FS6. Financial Statements for Groups – including subsidiaries, associates, segments, business units, profit & cost centres and joint ventures

Self-paced, whenever and wherever you like

Financial Statements reflect the business structures they are reporting on so different business structures result in different Financial Statements. Group and consolidated Financial Statements have items in them that other Financial Statements don’t. What qualifies as a subsidiary or an associate may surprise you and they are usually different from business units while segments can be different again. And cost and profit centre reports are also different. And then there are joint ventures.

Using clear, colourful diagrams and by translating jargon into plain English, this course gives you a clear understanding of Financial Statements for Business Structures by explaining:

  • In a nutshell, what group, consolidated accounts show, what becomes visible in them and what disappears
  • What subsidiaries and associates are and why it’s often not that clear cut
  • Why subsidiary, business unit and business segment Financial Statements can be different – sometimes, it’s three dimensional
  • The reason for cost and profit centres, why they shouldn’t be viewed in isolation and how their financial statements are different
  • The different ways joint ventures are treated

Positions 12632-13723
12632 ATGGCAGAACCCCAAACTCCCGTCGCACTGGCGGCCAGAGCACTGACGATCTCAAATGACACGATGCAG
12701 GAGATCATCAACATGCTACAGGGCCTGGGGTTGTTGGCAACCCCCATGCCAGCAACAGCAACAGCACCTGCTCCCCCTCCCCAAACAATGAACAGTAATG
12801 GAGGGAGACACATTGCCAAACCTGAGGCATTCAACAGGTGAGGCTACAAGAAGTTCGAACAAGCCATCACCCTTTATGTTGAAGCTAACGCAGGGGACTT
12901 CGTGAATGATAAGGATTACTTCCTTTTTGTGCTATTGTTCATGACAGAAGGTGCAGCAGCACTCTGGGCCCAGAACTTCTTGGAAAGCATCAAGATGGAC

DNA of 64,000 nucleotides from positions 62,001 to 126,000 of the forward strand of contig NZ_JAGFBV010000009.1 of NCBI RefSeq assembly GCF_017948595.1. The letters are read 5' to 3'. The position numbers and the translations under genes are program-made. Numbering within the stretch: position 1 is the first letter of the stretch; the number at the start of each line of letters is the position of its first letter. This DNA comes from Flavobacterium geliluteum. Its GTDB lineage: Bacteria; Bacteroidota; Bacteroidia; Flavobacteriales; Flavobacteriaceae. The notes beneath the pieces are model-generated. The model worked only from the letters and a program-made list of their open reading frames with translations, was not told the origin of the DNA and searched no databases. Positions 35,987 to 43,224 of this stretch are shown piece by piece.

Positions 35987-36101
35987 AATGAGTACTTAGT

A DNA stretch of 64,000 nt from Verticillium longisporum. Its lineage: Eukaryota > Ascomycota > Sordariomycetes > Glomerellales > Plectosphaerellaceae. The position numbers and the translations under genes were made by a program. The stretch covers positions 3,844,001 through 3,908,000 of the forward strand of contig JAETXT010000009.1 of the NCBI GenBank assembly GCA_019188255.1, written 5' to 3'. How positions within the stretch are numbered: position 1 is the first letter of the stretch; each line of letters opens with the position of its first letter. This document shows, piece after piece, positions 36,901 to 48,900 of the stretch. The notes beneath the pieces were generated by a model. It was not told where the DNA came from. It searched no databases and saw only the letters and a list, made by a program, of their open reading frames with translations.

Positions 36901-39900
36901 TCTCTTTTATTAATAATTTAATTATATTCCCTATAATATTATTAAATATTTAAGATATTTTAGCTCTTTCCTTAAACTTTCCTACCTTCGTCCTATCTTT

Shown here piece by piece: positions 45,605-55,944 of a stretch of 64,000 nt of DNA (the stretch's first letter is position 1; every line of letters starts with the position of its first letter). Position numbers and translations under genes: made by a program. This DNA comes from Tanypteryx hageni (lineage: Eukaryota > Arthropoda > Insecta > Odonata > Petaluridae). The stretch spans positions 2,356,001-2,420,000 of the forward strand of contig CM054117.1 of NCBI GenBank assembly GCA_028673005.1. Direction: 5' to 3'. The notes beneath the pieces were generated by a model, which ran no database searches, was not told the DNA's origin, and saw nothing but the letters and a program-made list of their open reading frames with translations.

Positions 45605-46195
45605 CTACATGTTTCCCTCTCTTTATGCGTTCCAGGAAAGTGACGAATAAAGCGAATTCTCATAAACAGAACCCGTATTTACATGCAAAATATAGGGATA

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This approximately one-hour course, which includes several quizzes, explains Financial Statements for Business Structures in plain English. You can make notes on the accompanying booklet and there’s a Glossary of Terms for easy reference afterwards. You get a certificate when you’ve completed the course. You should be familiar with Income Statements/Profit & Loss Accounts (course FS1), Balance Sheets (course FS2) and Cash Flow Statements (course FS3) before taking this course.

Learning outcomes:

  • Properly understanding what group, consolidated, business unit, segment, cost & profit centres and joint venture Financial Statements are telling you and being able to make better informed business decisions as a result
  • Being confident in discussions about Financial Statements of all types of business structure
  • Knowing that you won’t be embarrassed in discussions about Financial Statements of all types
  • Being able to ask deeper, more searching questions and understand if someone is trying to ‘pull the wool over your eyes’
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